Overview of the trial
By Professor Gerhard Rempel, Western New England College
Of no other trial of the fifteenth century have we a report approaching this in detail and accuracy. The official records of the Great Trial of 1431 and of the Process of Rehabilitation of a quarter of a century later are still preserved in the National Archives of France, and they furnish with remarkable fulness the facts of her life. The record gives the questions put to her and her replies to them. They are remarkably direct and full, not infrequently touched with the native shrewdness of the French peasant, occasionally resentful of repetition or of the incredulity of her hearers.
There emerges from the record the story of a sensitive child, raised in simple piety, for whom the saints were as real as the people she saw around her, and who saw St. Catherine, St. Michael and other saints just as they were represented by their images in the parish church.
As she grew to adolescence the stories she heard of tee ravages of the English in her country became part of her general conception of warfare of the powers of evil. What set her apart from other young girls–she grieved over it in her testimony–was the intense conviction of her personal mission–the voices of the saints told her she must herself go to the aid of the dauphin. He had been appointed by God to rule France and it was her duty to see that he was placed upon the throne. It was this impulsion that brought her reluctantly and after overcoming a long series of obstacles to Chinon, to Orleans, to Rheims, to Rouen. The expulsion of the English, the rescue of France from her enemies, was also part of her mission and of her strength.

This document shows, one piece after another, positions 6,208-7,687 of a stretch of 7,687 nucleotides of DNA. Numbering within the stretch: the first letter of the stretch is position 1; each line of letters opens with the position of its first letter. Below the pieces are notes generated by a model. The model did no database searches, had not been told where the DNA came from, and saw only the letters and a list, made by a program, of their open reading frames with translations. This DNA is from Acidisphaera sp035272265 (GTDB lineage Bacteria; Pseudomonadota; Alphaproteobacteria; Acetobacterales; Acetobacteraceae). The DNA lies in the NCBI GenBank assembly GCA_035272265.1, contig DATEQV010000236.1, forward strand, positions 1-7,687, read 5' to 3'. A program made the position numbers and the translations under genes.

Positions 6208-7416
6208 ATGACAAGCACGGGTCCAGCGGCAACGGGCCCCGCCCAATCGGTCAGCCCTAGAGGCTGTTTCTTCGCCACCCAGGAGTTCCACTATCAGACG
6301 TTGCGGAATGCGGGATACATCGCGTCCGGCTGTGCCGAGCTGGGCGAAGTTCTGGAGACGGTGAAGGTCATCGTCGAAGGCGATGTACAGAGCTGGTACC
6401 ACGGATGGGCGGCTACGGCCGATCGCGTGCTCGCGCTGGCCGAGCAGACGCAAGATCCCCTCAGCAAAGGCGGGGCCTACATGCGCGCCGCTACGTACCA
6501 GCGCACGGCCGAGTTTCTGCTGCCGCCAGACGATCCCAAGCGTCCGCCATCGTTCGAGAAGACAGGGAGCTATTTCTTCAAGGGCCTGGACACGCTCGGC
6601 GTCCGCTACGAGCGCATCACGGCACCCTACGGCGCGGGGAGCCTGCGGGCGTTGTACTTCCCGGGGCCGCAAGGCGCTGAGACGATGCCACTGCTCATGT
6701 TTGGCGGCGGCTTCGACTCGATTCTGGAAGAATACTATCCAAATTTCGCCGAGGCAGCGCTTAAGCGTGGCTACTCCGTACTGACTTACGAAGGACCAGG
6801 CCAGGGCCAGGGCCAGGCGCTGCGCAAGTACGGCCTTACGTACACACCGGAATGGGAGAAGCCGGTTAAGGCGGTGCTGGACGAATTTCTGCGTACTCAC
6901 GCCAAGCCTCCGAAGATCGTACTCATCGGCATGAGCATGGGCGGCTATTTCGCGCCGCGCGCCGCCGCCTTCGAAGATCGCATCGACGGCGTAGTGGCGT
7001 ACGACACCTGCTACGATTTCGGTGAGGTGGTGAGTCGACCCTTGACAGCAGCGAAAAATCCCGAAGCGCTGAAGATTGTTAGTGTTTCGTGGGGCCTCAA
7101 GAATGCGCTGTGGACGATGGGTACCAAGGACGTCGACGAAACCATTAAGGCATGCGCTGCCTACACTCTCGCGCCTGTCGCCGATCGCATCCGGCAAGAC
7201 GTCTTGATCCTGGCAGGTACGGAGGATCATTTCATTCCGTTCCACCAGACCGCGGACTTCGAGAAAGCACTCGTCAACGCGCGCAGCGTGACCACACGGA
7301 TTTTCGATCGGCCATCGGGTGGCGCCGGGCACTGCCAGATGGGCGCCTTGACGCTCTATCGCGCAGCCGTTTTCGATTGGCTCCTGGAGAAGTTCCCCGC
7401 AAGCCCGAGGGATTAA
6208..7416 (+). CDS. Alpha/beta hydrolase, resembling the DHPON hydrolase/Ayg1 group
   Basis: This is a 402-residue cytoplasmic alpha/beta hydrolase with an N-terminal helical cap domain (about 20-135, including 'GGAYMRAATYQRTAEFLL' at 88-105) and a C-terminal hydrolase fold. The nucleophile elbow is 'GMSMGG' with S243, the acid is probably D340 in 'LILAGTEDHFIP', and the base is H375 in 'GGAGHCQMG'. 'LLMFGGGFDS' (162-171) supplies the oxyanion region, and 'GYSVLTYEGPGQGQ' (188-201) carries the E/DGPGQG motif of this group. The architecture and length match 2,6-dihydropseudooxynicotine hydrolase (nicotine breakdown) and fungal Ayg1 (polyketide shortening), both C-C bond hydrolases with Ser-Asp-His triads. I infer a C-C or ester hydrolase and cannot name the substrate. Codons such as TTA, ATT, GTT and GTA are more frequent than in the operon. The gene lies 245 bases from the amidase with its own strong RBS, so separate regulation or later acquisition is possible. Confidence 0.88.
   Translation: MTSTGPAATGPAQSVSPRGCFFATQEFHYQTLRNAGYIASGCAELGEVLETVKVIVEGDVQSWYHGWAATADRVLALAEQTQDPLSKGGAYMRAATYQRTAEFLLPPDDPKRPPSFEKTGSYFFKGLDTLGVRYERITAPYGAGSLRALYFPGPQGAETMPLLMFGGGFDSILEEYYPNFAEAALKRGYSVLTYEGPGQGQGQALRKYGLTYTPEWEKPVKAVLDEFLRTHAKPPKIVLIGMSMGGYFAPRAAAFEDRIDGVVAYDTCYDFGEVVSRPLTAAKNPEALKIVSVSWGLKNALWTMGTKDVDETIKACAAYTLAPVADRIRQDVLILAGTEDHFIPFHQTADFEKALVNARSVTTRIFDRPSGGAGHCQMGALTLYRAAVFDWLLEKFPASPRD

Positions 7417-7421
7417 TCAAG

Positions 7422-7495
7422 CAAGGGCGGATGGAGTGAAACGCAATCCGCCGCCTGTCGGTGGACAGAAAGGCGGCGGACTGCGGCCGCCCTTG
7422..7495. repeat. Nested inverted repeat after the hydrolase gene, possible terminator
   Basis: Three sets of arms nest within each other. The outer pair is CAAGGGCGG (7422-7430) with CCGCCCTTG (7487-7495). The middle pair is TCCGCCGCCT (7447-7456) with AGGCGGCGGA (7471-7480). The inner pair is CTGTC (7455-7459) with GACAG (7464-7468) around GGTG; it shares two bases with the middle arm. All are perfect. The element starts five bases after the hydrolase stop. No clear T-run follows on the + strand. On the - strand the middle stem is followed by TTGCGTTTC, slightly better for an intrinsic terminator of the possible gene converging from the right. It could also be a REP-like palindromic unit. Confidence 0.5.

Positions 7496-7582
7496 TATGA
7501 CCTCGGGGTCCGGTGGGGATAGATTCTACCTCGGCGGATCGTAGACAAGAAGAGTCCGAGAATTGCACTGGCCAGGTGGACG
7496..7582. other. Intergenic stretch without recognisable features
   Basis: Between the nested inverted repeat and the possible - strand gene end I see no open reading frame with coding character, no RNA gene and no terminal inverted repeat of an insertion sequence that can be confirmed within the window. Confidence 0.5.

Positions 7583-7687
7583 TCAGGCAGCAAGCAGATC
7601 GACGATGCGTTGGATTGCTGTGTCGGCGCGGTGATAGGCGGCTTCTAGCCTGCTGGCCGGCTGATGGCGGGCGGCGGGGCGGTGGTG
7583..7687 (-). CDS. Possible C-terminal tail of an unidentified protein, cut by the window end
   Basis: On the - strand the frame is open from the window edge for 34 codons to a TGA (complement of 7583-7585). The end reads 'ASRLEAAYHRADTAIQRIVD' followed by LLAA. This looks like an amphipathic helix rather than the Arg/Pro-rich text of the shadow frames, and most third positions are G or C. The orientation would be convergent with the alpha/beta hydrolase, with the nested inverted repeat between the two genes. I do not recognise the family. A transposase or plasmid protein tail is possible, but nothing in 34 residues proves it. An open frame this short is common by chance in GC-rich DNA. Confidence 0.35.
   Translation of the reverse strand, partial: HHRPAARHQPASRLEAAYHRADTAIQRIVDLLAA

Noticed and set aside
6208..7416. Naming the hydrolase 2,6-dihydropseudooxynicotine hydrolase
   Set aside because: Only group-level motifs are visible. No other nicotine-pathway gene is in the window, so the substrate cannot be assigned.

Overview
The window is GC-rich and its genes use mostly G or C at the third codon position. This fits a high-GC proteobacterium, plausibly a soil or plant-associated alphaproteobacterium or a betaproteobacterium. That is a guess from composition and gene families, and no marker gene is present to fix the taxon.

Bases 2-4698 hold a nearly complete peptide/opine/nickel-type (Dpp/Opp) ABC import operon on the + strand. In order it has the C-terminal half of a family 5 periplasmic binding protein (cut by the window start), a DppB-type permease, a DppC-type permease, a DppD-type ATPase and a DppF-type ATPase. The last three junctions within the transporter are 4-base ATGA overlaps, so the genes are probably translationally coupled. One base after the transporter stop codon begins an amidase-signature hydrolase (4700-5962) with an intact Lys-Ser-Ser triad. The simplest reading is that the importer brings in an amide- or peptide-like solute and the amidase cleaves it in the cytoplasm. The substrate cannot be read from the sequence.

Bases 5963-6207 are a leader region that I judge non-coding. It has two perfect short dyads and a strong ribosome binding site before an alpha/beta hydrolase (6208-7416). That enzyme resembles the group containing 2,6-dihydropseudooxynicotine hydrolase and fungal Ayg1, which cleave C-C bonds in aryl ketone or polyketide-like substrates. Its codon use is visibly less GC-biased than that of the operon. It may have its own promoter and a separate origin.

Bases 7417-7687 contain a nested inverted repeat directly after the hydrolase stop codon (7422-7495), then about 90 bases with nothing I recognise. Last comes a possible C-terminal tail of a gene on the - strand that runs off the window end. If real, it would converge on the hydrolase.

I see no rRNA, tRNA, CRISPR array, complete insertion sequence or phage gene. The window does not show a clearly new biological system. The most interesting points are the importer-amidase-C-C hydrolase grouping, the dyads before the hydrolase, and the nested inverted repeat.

It was her pure and vivid patriotism That gave her power. She embodied the growing conception of a single, united France, free under her king from foreign occupation or interference. It was this mission that made her an important factor in the political history of the time.
The trial at Rouen could end in but one way. She was in the hands of those who could not afford not to destroy her. A moment of weakness on Jeanne’s part gave them the opportunity. wearied, frightened by threats of torture and tempted by hopes of release, abandoned, as she thought, by her “voices,” she broke down, declared herself an imposter, confessed that her voices had been feigned and threw herself on the mercy of the court.
Sentenced to perpetual imprisonment, returned to a cell and subjected to neglect and insult, she regained her courage, withdrew her confession and sought peace in the reassertion of her guiding voices and the reality of her mission. This was her end. She was summoned again before her judges, declared a relapsed heretic and a sorceress, and on the 3Oth of May 1431, she was burned at the stake in the market place in Rouen.
Those whom she led to victory believed that she was inspired of God, and the English, not denying her inspiration, believed that it was of the devil.
A full and authentic report of her trial remains, and from it is extracted the passage in which she answers questions relative to her Voices.